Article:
Monthly Archives: March 2013

Printemps tardif

No, this hasn’t got anything to do with Ozu, although I love his films. It’s just my sentiment now, and it sounds nicer in French.

Made some sourdough poppyseed pancakes this morning. Gave Bob a break from my usual wholewheat, rye & buckwheat flour combi and did a white flour with poppyseed mix. It was nice, but I must say after you’re used to the flavour or rye and buckwheat, this just pales in comparison. Saved by the bright orange syrup.

ImageI was never really one for pancakes (I think it’s the lack of chewiness) but started making them to use up leaven. As i told a fellow blogger recently, it’s really, really easy. In case anyone should be (god forbid) throwing out leaven, here’s the no-brainer recipe.

Sourdough pancakes (makes about 10-12)
100g         Leaven (can be really old)
100g         Flour of your choice
100g         Liquid  of your choice
1tsp          Baking soda
1               Egg, large
A pinch of salt
Optional: a bit of oil/melted butter; sugar if making sweet pancakes (qty up to you)

1. The night before, mix your leaven, flour and liquid, as if feeding a 100%hydration leaven.
2. Depending on the state of your leaven, and of course the temperature, you should wake up to a bubbly leaven.
3. Warm up your griddle/pan & butter/oil it. Add egg and baking soda to the batter. I like to beat the egg loosely before adding, just to mix it up, as I find it doesn’t mix well in the batter. And I find it quite crucial to dissolve the baking soda in a bit of water before adding the lot to the batter, otherwise it doesn’t mix evenly. Add other optional stuff (sugar, spices, etc.)
4. By now your pan should be nice and hot and ready to take your frothing batter.

A word about…
Leaven: can be really old and sluggish, as long as it’s warm enough to get it going. I’ve used really old leaven and you might be able to taste it in the product, but there’s always that maple syrup 🙂
Flour: I’ve used all sorts and different combinations. Gluten-free (chickpea, corn etc etc) are good too, although i’ve always added some wheat to balance it out. You can make nice savoury pancakes this way too.
Liquid: Obviously water, but I’ve also done all milk when making blinis, a mix of milk/water/yoghurt, even a bit of creme fraiche when making blinis (delicious). Now the amount of liquid will depend on the type of flour you use, and more adjusting will probably have to be made just before and while cooking the pancakes. Err on the thick side when preparing batter; more water can always be added later.
Baking soda: qty and reactivity again depends on the acidity of your batter. But do add baking soda just before cooking the pancakes so it doesn’t fizzle out on you, and get your pan really warm.
Add-ins: Isn’t this the fun bit. you can take your pancake anywhere you want it: sweet or savoury, type of flour, spices, fruits, dried fruits, grilled veg, ham, herbs, cheese…

I see people going about complicated ways to get fluffy pancakes, like separating (more than one too) egg and whipping the whites before folding it into batter. I can’t see myself getting fiddly with something like pancakes. These pancakes are the fluffiest i’ve ever had. Just watch them puff up when they hit the hot pan!  (The ones in the photo are not the best representatives. I was making a very big batch and  two-thirds of my way through, the baking soda magic had worn thin. Of course I could have separated the batter and prepared them in batches, but can you see me doing that? Neither can I.)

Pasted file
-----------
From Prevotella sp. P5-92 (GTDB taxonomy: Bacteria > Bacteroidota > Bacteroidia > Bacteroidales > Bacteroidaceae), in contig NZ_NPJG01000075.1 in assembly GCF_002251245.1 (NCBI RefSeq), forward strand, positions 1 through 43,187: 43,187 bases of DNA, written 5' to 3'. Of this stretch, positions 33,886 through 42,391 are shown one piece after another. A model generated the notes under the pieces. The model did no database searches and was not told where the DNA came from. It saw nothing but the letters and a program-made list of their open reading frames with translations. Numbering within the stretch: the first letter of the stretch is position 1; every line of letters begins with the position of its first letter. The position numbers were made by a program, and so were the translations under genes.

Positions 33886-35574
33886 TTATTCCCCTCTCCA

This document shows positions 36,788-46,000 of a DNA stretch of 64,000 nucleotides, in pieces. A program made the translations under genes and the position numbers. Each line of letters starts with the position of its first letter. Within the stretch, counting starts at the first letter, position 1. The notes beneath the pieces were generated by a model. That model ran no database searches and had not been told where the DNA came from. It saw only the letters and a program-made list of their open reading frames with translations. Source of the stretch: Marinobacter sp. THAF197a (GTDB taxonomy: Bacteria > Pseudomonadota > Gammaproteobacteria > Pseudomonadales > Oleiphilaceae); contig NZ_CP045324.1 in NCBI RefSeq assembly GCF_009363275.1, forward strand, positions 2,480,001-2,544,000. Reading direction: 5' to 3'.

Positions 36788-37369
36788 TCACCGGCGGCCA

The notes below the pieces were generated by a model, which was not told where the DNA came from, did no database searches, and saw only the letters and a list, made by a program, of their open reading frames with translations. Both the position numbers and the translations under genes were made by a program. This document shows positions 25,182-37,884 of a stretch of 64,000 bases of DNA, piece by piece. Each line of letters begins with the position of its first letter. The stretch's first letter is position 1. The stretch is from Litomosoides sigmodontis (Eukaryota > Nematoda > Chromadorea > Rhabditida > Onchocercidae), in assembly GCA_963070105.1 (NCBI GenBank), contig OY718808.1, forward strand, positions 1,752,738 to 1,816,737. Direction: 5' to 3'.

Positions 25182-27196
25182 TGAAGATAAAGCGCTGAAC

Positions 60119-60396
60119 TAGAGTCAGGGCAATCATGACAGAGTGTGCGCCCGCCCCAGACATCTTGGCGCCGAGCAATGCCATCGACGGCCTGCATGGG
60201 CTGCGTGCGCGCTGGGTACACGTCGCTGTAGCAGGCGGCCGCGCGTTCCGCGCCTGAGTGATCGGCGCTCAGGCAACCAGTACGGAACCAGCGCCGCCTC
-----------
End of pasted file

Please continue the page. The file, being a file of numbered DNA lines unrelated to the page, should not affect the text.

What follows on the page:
Image

I also made this clementines and tomatoes sauce inspired by The Silk Road Gourmet’s Burmese Curry of Fish and Oranges. I usually leave a comment for the author about how the dish turned out, but I adapted this so loosely to what ingredients I had on hand that I don’t think she wants to have anything to do with my concoction. You know how you have just one or two of the ingredients of a recipe, and you think you can get away with it? 🙂

Go read Laura’s really interesting and very knowledgeable blog. I think i just wanted to make this because I wanted some COLOUR. Because, DON’T BE FOOLED BY THE SUNLIGHT, FOLKS. WE ARE STILL IN WINTER. It even SNOWED yesterday. SNOWED. Every day for the last month or more, I’ve entertained fantasies of running away to sunnier climes.

 

 

 

This goes to Susan’s Yeastspotting.

Advertisements

grains, chestnut and lard

I was too busy to bake for weeks, then right when I finally had some time, had to fall ill for a week with a horrible flu. But one still has to eat bread so I persisted.
grain bread
just cos I seldom get such a regular crumb. I never watch my proofings like a hawk so what was it that gave such even, regular holes? 🙂
chestnut bread
If anyone thinks of making chestnut bread – don’t, not quite. I mean, you’ll probably want to incorporate chestnut flour too (which I actually had, proof being the chestnut lemon cake i made this morning). But i thought I’d just substitute the walnuts in the world’s best walnut bread recipe, i.e., Dan Lepard’s in his Handmade Loaf, but as I suspected, doesn’t quite work out. I didn’t use the best-quality chestnuts – just some cooked ones in a bottle – but chestnuts have a dry, floury quality that needs some working around. It must be said that I also left out the raisins in the recipe. But overall, it was bland bread.
lard bread
Two years ago, a friend came back from NY raving about this delicious lard bread. She handed me a precious morsel and got me searching the net for it and it was bookmarked until now. I finally made it. For her. In a roundabout way although she’s not anywhere around to try it :(( I often do that. Bake for people. With someone in mind. Whether or not the person is physically able to try it. Anyway, it was crackly, peppery and fragrant…very dangerous to have around. I ate a good chunk right out of the oven.